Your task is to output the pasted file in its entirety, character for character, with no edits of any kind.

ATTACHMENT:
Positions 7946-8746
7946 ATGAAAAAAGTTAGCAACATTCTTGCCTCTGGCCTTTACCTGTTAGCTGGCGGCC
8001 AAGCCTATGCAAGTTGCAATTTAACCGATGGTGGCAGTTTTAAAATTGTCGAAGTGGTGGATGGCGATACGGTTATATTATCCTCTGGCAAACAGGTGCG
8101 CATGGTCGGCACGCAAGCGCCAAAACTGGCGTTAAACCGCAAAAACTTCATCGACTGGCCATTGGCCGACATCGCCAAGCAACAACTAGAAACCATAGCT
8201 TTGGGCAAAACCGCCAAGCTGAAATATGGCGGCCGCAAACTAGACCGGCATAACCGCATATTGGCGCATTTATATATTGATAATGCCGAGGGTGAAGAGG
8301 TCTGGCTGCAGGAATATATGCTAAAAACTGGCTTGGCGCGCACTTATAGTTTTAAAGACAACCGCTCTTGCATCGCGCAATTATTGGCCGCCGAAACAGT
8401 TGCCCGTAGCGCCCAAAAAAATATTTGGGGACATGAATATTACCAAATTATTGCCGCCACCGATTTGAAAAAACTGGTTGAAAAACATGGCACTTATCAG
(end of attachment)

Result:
Positions 7946-8746
7946 ATGAAAAAAGTTAGCAACATTCTTGCCTCTGGCCTTTACCTGTTAGCTGGCGGCC
8001 AAGCCTATGCAAGTTGCAATTTAACCGATGGTGGCAGTTTTAAAATTGTCGAAGTGGTGGATGGCGATACGGTTATATTATCCTCTGGCAAACAGGTGCG
8101 CATGGTCGGCACGCAAGCGCCAAAACTGGCGTTAAACCGCAAAAACTTCATCGACTGGCCATTGGCCGACATCGCCAAGCAACAACTAGAAACCATAGCT
8201 TTGGGCAAAACCGCCAAGCTGAAATATGGCGGCCGCAAACTAGACCGGCATAACCGCATATTGGCGCATTTATATATTGATAATGCCGAGGGTGAAGAGG
8301 TCTGGCTGCAGGAATATATGCTAAAAACTGGCTTGGCGCGCACTTATAGTTTTAAAGACAACCGCTCTTGCATCGCGCAATTATTGGCCGCCGAAACAGT
8401 TGCCCGTAGCGCCCAAAAAAATATTTGGGGACATGAATATTACCAAATTATTGCCGCCACCGATTTGAAAAAACTGGTTGAAAAACATGGCACTTATCAG